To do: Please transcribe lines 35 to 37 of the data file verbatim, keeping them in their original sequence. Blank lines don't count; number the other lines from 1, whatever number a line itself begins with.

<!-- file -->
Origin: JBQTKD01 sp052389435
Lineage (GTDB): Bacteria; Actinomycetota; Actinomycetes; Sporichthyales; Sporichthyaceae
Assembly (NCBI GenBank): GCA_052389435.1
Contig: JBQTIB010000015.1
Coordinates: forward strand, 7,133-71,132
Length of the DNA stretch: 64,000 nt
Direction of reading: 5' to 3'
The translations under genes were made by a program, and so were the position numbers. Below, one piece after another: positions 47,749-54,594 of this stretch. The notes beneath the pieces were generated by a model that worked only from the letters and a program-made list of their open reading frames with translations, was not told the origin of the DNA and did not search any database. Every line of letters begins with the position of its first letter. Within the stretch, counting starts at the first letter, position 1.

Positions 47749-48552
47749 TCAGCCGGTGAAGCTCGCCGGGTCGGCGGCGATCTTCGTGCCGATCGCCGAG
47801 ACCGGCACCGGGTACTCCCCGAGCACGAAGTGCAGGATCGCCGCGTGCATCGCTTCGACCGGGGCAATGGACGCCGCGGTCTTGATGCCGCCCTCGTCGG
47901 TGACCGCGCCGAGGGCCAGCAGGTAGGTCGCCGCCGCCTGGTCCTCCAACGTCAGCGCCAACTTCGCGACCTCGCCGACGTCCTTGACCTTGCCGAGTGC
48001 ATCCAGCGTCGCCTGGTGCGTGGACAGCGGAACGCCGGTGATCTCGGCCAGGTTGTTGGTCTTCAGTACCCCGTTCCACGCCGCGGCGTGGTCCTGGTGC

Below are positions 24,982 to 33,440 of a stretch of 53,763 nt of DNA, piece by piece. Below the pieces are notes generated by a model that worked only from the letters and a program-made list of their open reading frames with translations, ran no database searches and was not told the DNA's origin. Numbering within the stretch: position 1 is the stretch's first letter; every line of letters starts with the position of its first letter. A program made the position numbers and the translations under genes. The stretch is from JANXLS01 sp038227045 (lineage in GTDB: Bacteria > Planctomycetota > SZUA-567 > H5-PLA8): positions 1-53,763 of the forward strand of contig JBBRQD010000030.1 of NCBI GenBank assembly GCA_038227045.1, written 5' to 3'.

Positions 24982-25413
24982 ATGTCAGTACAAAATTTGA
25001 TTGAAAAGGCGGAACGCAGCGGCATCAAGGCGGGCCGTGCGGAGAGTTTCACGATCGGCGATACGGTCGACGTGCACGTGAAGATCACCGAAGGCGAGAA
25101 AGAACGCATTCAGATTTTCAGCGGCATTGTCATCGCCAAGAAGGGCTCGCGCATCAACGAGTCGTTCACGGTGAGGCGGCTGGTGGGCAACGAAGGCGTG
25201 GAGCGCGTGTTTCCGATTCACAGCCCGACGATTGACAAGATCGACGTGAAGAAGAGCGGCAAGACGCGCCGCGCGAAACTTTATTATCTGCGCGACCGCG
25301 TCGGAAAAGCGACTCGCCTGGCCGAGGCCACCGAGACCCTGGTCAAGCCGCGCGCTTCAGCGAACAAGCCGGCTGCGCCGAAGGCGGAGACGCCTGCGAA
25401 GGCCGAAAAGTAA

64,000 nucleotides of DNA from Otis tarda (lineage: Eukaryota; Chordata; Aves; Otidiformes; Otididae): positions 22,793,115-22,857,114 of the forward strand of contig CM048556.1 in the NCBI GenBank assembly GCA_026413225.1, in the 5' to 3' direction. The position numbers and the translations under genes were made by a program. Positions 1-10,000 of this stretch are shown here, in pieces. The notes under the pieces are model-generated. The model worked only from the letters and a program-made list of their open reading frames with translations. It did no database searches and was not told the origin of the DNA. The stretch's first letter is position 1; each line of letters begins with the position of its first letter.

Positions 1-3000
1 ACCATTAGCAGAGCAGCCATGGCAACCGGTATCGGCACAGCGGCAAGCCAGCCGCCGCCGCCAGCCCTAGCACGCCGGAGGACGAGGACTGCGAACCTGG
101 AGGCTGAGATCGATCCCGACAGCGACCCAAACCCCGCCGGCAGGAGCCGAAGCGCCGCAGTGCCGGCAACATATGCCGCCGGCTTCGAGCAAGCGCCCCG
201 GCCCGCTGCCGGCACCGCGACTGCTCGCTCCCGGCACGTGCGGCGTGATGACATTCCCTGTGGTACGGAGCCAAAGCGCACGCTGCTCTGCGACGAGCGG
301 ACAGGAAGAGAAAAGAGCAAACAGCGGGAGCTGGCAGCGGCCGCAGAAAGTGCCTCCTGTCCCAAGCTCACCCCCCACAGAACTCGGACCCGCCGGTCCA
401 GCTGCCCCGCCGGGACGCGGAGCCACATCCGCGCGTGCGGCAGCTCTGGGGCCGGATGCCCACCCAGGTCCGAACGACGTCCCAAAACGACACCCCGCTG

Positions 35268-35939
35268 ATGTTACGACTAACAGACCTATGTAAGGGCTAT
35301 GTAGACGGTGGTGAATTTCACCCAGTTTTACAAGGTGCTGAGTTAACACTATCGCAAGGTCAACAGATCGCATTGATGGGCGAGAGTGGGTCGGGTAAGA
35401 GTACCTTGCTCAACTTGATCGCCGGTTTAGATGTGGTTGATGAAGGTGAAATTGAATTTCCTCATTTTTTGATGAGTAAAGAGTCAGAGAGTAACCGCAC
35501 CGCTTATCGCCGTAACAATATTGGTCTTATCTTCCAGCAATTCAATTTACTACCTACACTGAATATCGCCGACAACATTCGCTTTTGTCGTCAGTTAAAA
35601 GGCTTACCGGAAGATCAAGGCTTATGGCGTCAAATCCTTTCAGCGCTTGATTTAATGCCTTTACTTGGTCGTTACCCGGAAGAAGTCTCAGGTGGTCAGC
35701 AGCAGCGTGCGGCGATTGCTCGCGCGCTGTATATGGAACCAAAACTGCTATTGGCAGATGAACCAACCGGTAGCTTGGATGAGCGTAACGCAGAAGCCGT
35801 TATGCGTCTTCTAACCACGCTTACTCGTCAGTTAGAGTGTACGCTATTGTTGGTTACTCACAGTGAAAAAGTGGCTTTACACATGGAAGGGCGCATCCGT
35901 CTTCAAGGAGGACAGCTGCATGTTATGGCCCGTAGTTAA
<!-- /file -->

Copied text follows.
35701 AGCAGCGTGCGGCGATTGCTCGCGCGCTGTATATGGAACCAAAACTGCTATTGGCAGATGAACCAACCGGTAGCTTGGATGAGCGTAACGCAGAAGCCGT
35801 TATGCGTCTTCTAACCACGCTTACTCGTCAGTTAGAGTGTACGCTATTGTTGGTTACTCACAGTGAAAAAGTGGCTTTACACATGGAAGGGCGCATCCGT
35901 CTTCAAGGAGGACAGCTGCATGTTATGGCCCGTAGTTAA